On Oct. 12, Buffalo Street Books, Ithaca’s community–owned bookstore, held an owner’s meeting, open to the public, to detail the financial difficulties the store has been facing and to inspire a much-needed call to action. Rob Vanderlan, president of the bookstore’s executive board, provided historical context for the store’s conception, as well as factors that have contributed to the current challenges.
Vanderlan described the tough terrain Buffalo Street Books navigates with the emergence of Barnes and Noble, Borders, and most notably Amazon. As these stores begin to monopolize the book market, enticing consumers with cheap and quick purchases, independent bookstores, like our very own Buffalo Street Books, have a difficult time surviving. As of 2016 in the United States, there were only 1,775 independent bookstores left. In other words, Ithaca possesses a rarity. With that said, it is one we must work to preserve.
When I walked into Buffalo Street Books for the first time about a year ago, I was immediately taken with the space. The displays of books were thoughtfully arranged, divided into a myriad of genres like fiction, YA novels, creative nonfiction, poetry, cooking, and more. With places to lounge and pathways to browse, the store has crafted an inviting niche for booklovers. Yet through my many visits to the store, I have learned that the selection of books only begins to account for the gifts the store provides.
Buffalo Street Books cultivates community. It’s a space for gathering. On the BSB website, independent bookstores are described as “important sites for maintaining literary communities, preserving local flavor by combating the homogenizing effect of corporate stores and promoting a lively and diverse intellectual discourse.” Not only does the bookstore symbolize Ithaca’s community, but it also enriches it. The store hosts events for authors, artists, and even Ithaca College’s English and writing departments. Such events incite rich conversation and prompt meaningful questions among those who attend.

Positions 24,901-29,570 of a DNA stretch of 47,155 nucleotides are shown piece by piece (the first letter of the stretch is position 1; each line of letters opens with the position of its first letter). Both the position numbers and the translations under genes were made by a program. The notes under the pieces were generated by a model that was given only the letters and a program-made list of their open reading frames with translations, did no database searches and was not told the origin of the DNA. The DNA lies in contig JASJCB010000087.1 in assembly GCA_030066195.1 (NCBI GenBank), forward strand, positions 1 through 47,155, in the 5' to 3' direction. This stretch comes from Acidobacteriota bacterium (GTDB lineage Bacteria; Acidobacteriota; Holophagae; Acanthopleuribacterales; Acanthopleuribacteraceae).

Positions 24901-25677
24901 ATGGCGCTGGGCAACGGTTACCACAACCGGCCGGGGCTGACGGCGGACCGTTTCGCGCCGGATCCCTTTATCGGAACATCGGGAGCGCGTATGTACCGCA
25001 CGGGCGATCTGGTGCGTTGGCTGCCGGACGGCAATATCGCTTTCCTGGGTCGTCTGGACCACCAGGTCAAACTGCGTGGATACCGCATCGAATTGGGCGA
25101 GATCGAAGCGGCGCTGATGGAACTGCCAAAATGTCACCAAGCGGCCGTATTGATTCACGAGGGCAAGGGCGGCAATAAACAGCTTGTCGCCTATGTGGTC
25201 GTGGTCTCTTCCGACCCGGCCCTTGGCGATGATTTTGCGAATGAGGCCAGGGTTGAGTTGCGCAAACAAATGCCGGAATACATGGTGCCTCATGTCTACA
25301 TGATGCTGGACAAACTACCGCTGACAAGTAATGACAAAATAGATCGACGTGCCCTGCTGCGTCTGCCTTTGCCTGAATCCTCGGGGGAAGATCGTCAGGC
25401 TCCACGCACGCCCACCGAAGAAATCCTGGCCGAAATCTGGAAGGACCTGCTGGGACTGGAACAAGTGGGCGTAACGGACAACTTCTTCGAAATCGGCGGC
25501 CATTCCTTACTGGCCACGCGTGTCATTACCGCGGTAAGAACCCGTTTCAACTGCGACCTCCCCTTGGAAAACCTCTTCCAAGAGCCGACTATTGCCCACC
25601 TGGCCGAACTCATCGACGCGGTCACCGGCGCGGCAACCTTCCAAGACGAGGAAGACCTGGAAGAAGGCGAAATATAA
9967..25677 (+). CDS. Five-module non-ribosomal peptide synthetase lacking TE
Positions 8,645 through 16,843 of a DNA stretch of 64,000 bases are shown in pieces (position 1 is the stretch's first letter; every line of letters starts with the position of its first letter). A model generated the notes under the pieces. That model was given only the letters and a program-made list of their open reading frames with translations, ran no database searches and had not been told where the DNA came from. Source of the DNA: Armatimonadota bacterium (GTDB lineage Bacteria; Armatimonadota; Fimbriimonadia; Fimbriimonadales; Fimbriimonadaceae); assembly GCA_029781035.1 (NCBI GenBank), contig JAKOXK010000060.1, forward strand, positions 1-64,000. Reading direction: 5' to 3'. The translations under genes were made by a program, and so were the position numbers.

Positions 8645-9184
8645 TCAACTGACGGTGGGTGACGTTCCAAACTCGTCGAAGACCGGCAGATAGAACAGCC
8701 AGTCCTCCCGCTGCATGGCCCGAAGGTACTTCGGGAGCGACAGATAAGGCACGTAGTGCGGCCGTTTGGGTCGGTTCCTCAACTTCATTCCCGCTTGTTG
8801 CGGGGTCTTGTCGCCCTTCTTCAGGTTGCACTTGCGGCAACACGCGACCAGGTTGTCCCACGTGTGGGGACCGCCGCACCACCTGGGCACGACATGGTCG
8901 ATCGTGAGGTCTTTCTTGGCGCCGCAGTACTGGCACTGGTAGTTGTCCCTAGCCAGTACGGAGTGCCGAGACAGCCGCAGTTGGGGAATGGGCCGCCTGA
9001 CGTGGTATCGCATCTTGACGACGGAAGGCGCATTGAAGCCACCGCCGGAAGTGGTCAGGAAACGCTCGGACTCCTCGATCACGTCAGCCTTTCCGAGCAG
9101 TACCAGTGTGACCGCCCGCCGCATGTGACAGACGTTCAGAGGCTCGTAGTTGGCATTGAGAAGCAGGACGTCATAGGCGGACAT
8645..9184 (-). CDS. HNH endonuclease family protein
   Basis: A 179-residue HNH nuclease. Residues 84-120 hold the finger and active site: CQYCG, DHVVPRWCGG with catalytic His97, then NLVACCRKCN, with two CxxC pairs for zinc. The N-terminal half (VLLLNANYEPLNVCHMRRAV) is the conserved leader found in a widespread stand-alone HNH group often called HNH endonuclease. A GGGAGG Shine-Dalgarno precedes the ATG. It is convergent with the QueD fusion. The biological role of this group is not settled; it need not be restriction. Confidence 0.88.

As the store faces severe difficulty, we as students have a chance to make an impact and support our community. It’s true the books at BSB tend to be more expensive, but if every IC student made a point to purchase one book, here or there, maybe for a class or for pleasure, our college community would supplement significant support. You can even order online if you can’t make the trip down to The Commons.
With that said, our student body should be integrating into the community in all the ways that we can. It becomes all too easy to stay nestled on top of the hill, immersed in the college bubble, but there’s an additional kind of learning that takes place when you venture down into the town of Ithaca and experience the vibrant community. Attending the store’s emergency meeting proved to me just how much this community cares. The store was packed with owners and book lovers alike, each asking questions and brainstorming ways to save the store. Students don’t have to and shouldn’t abstain from attending these conversations because we can learn a lot from witnessing these moments. Buffalo Street Books defined just what it looks like to mobilize community.
In college, there’s often the notion that we’re in a holding cell, waiting to find purpose and make a difference when we graduate. However, we can affect our community now by starting with the seemingly small things, like buying from and supporting our local stores. I can’t think of a better or more relevant place to start than Buffalo Street Books.